Sea Keepers: The Missing Manatee by Coral Ripley

The Blurb On The Back:

Dive into a mermaid adventure!

Sea Keepers

The Sea Keepers are searching for a magic pearl in the tropics.  But when evil Effluvia kidnaps a baby manatee, it’s up to the girls to rescue it.  Can Emily, Grace and Layla find the missing manatee before the rest of the herd leave it behind?

Thanks to the Amazon Vine Programme for the review copy of this book.

You can order SEA KEEPERS – THE MISSING MANATEE by Coral Ripley from Amazon UK, Waterstone’s or UK.  I earn commission on any purchases made through these links.

The Review (Cut For Spoilers):

Layla, Emily and Grace are at an outdoor theatre to watch Layla’s older sister Nadia act in a production of The Tempest when their shell bracelets start to glow – the Magic Clam has remembered the location of another Golden Pearl and Princess Marina needs their help to find it!

Once the girls have turned into mermaids they find themselves in the Straits of Florida where Marina gives them a strange riddle for where the Golden Pearl is hidden.  As the girls try to work it out, they save a baby manatee called Silva from being injured by a swamp boat and she introduces them to her grandmother Valeria and the rest of the herd, which is preparing to migrate.  But before the manatees can leave, the evil Effluvia kidnaps Silva and tells Marina and the girls that she will only let her go for a Golden Pearl.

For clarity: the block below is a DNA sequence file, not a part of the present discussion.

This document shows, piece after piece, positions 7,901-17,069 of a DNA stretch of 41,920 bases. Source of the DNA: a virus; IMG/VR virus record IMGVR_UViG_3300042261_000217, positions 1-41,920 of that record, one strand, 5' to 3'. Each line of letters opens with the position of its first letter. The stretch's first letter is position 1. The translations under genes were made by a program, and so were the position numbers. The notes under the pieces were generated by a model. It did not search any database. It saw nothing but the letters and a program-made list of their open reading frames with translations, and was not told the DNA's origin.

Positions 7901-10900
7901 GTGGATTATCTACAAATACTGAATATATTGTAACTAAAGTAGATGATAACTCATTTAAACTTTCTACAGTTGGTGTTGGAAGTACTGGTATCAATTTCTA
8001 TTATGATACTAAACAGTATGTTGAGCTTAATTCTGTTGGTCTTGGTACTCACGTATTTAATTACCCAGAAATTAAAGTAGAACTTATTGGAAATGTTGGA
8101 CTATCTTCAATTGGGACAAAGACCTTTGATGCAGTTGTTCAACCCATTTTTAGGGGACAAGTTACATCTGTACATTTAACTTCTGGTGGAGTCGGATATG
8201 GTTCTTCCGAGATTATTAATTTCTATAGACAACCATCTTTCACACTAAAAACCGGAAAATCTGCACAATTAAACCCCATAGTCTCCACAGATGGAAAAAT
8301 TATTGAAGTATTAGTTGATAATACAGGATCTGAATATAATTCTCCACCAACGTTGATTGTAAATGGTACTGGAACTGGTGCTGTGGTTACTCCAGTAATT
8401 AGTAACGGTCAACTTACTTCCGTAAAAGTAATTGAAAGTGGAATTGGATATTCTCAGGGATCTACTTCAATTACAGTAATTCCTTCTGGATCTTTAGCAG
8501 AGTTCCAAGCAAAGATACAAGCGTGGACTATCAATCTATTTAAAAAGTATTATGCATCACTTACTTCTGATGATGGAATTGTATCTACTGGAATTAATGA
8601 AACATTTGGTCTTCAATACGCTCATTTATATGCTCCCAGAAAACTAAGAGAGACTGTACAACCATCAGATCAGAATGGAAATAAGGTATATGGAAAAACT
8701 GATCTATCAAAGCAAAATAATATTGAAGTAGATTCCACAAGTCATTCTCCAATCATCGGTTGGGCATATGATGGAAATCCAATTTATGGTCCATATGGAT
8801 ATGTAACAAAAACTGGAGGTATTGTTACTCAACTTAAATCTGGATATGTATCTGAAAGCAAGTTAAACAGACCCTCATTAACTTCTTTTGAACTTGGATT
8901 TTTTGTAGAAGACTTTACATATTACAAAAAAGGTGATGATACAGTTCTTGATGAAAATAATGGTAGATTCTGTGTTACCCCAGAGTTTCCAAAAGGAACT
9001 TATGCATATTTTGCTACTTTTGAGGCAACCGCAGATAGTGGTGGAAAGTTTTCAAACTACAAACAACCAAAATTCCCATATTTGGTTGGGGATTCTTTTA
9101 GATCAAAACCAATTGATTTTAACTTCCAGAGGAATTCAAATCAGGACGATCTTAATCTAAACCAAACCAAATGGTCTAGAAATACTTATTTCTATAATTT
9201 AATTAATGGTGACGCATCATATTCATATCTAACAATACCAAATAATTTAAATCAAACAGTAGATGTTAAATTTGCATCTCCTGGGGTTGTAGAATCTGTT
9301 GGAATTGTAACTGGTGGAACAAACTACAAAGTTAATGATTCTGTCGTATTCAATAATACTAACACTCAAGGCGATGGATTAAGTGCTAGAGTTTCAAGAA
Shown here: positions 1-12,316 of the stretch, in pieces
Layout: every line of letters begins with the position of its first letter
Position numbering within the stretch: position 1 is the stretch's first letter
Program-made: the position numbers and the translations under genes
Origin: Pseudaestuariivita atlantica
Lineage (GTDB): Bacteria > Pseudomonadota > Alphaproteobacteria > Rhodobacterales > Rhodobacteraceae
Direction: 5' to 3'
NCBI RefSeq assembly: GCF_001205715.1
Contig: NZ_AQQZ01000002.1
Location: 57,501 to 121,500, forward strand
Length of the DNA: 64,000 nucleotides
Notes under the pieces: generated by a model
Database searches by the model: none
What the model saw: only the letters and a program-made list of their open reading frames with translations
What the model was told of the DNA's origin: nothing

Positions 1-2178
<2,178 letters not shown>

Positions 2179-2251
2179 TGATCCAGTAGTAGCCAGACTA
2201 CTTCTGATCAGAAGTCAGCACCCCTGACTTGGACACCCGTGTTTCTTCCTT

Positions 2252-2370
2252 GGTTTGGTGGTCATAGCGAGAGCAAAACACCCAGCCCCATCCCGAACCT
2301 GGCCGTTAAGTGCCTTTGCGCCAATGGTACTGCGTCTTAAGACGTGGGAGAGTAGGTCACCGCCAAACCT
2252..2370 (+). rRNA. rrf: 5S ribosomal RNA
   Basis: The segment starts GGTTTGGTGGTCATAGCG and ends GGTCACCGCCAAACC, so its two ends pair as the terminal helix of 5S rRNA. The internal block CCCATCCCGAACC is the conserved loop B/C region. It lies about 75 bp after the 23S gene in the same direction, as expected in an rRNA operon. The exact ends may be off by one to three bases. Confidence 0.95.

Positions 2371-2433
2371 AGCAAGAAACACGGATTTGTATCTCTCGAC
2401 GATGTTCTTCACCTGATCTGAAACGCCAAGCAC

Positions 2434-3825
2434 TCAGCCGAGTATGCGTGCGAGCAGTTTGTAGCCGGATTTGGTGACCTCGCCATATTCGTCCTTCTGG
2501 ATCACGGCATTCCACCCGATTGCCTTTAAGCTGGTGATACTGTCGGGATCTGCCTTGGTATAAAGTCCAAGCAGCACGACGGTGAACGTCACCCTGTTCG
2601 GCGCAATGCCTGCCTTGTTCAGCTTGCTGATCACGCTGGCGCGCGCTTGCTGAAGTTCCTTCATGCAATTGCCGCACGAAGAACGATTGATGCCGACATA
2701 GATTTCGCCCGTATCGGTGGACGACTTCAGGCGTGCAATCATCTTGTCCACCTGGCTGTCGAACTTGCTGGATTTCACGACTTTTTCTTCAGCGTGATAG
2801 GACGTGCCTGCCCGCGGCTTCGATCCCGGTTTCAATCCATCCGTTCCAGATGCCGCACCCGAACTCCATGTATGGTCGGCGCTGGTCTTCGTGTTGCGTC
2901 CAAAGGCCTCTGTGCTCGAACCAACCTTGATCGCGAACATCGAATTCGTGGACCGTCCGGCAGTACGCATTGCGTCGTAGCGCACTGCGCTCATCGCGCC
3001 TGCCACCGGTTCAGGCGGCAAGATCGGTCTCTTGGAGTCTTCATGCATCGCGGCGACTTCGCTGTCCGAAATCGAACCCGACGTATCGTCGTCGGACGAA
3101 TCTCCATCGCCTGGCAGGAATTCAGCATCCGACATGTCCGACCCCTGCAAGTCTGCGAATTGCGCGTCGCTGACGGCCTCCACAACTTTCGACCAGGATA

Somehow Emily, Grace, Layla and Marina must solve the Magic Clam’s riddle and rescue Silva without giving Effluvia the Golden Pearl so that she can release the sirens and take over Atlantis!

The 9th book in Coral Ripley’s (a pseudonym for a group of writers) illustrated fantasy series for readers aged 6+ is a fun, ecologically aware read with a suitably wicked antagonist.  Although the illustrations are a little basic, this could have been an overly cutesy read but the emphasis on friendship and support and the way the main characters make fun of some of the traditional villain tropes keeps it feeling fresh.

I hadn’t read the preceding books in the SEA KEEPERS SERIES but you don’t need to as there is enough information in the book to understand the backstory.  I enjoyed the friendship between Layla, Emily and Grace and especially the way Layla’s supported by her friends in her ambition to become an actress and how the fact that she’s dyslexic shouldn’t stop her.

I’d picked this book up because I like manatees and I really enjoyed the way they’re depicted in the book as being curious and chatty but they also take their time.  The relationship between Silva and her grandmother is cute without being cutesy and the fact that Silva is kidnapped by Effluvia creates a real sense of peril.  I also liked the way that Valeria helps the girls to figure out the riddle and the girls figure out how to defeat Effluvia.  The fact that the girls make a tongue in cheek comment about Effluvia’s behaviour when she thinks she has beaten them was a neat, knowing touch that helps to prevent the story from tapping into saccharine territory.

The illustrations are a bit basic but I did like the diversity of the girls, which highlights that anyone can be a mermaid regardless of racial background.  There’s also a decent ecological message in the book without hammering it too heavily, notably by emphasising the damage caused by plastic to the ocean and also how boats in Florida injure the poor manatees.

All in all, this was an enjoyable read with a sound ecological message and I would read other books in this series on the strength of this.

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